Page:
It’s true that there are a few small freelance opportunities still extant, and there’s actually one currently viable option for hosting Dodger Thoughts, so I probably shouldn’t be writing about my lack of current marketability at all right now. But though the interest is sincere, I haven’t been led to believe that the money on the table would solve anything for me. So while I might be shooting myself in the foot by waxing anxious about the dearth of options, I sort of can’t help myself.

I’m aware that I’m better off than many. That doesn’t change my observation that things aren’t good enough.

I look around, and see almost all my friends seemingly exactly where they’re supposed to be with their careers. I have a few, my age or only a bit older, who could retire now if they wanted to.

I see the major bloggers I came up with, so to speak, finding their station. Aaron Gleeman is full-time at NBC Sports’ Hardball Talk. Erstwhile Yankees blogger Cliff Corcoran has become a major cog at Jay Jaffe, once upon a time the Futility Infielder, is everywhere. Eric Stephen, who didn’t even start blogging until 2009, is covering the Dodgers’ full-time beginning in Spring Training for True Blue L.A.

I’ve written about baseball for, the Los Angeles Times and ESPN. And now …

No, I haven’t lost sight of the fact that I already have my own full-time job, and a good one for the industry I’m in. But I am unable to look away from the reality of my overall situation, nor the fear that I have spectacularly mismanaged my career.

As I said, this isn’t the first time I’ve felt this way. The arc I’m experiencing right now is disturbingly similar to one from a decade ago. After a few years of writing film and TV scripts on spec, I started to get paid, then got an agent, then became a regular freelancer for the Disney Channel. But I was unable to make the leap to primetime, and then unable to stay consistently employed at the level I was at, and then unable to keep my agent or land a new one. As fast as my screenwriting career seemed to be building, it all dried up.

I was faced at the time with the choice of persevering in the face of rejection or taking a guaranteed salary back in journalism. In a move that I would describe as panic, and without the kid-induced financial pressure I face today, I chose the guaranteed salary, a decision that I have extraordinary regret over.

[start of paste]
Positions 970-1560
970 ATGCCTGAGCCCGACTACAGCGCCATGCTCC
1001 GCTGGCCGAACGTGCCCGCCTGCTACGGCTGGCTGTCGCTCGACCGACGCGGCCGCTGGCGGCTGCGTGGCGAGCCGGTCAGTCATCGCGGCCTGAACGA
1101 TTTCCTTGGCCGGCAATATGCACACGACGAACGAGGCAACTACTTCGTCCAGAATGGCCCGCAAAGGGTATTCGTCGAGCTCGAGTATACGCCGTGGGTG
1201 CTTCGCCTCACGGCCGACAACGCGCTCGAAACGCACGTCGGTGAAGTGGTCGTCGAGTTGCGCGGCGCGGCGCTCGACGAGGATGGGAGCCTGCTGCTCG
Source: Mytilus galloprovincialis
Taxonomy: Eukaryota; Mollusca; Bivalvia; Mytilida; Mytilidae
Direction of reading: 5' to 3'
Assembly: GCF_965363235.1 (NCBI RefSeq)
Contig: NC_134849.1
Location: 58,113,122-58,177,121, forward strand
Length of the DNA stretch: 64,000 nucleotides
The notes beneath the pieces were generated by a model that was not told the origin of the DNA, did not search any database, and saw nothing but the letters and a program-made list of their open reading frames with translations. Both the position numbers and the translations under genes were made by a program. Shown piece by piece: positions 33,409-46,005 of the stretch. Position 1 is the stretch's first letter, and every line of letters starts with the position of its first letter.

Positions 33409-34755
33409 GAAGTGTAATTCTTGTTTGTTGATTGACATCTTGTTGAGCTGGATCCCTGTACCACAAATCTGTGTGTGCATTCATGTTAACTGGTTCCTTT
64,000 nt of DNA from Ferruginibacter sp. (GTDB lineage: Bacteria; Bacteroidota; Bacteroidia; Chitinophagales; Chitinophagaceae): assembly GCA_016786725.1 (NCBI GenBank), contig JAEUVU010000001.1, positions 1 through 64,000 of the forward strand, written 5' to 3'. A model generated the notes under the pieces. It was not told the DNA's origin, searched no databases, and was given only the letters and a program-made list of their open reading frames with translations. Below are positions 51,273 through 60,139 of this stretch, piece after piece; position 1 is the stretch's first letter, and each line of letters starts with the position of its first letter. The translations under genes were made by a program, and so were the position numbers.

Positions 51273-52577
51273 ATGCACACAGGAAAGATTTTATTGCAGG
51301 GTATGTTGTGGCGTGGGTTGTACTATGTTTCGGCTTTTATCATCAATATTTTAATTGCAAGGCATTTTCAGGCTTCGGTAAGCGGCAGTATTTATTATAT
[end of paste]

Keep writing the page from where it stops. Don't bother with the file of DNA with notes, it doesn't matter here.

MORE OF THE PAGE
I’m not sure what I’m facing today even qualifies as a choice, except to the extent that everything is somehow a choice. The marketplace no longer seems to want to pay for Dodger Thoughts, yet I’m truly not sure I can stop, or that even if I could, whether I should. In my view, quitting screenwriting full-time was a mistake. Quitting Dodger Thoughts would seem to be the same mistake. But what if what I do is never meant to be appreciated by more than a small group? How can I look my family in the eye and with the confidence that I’m doing what I’m supposed to be doing for them?

That’s why I’m not Phil Dunphy. Phil Dunphy operates from a fundamental position of faith and confidence in the goodness of things. The things I’m confident in are not good. I know that bills will pile up, that life will be filled with challenges, that people will die. Those are inevitable. What I don’t know is whether, or how, I’m going to give my family what they need. Based on the trajectory of what has become a massive sample size of my career, I’m not sure exactly why I should have faith.

There’s another TV show that’s been a touchstone for me this week, though it doesn’t officially premiere until March 1. The show is NBC’s Awake, from Lone Star creator Kyle Killen – who can also speak to highs and lows, given that his last show was canceled after two airings – and it tells the story of a man who, following a traumatic event, lives in two parallel universes, unsure what is real and what is a dream. I’ve seen the first three episodes (no one said my day job doesn’t have its perks), and while “Awake” has its flaws, it is in my opinion the best new broadcast network show of the 2012-13 season, and has the dual effect of being something I wish I had created and resonating with how I’m feeling today.

I’m not sure what world I’m supposed to be living in. I’m not sure what’s real. Is it the world where things will be okay if I just keep at it, or the world where believing I’m special will just take me and my family over the waterfall? I know I’m not supposed to know the answer, but I feel I should at least know what to believe. But I don’t.

Phil Dunphy would tell me not to give up. For that matter, I think Ty Burrell, whose career had its own ups and downs and financial uncertainties before Modern Family, would tell me the same thing. But I am not them.

What do I gain from not believing in myself? I gain the possibility of avoiding that waterfall. (Just the possibility, since I feel like not giving up on myself as a screenwriter still helped send me over the edge.) I feel like I’m already halfway down as it is, my family in the barrel with me. The thought of us dropping any further, sinking any lower, pains me in a way I can’t describe.

The alienated Dodger Thoughts commenter I mentioned earlier also made other points, which, as I said, were wrong. Here is one of them:

Jon used this blog to get “love” from his acolytes talking about his anxieties around parenting issues, spouse issues and issues at being a good son. Rather than invest money in psychotherapy or family therapy this site became a place for Jon to get external validation. He then chose who to thank by name.

This is not true. I’m not looking for “love” for this post. I’m not looking for comfort. I’m not even sure I want comfort if it were offered, because of the two realities I’m caught in between, comfort would feed the one that I fear is false.

(To be clear, I’m also not writing this to solicit a Dodger Thoughts relief fund.)

I’m writing it because I’m in pain, and when I’m in pain, I write. And then, if I finish something, I take the calculated risk that by publishing, the satisfaction I feel in having articulated how I feel – and the immature ego-boost I receive from the idea that some people, however few of them, would care – outweighs the humiliation in showing what a mess I am.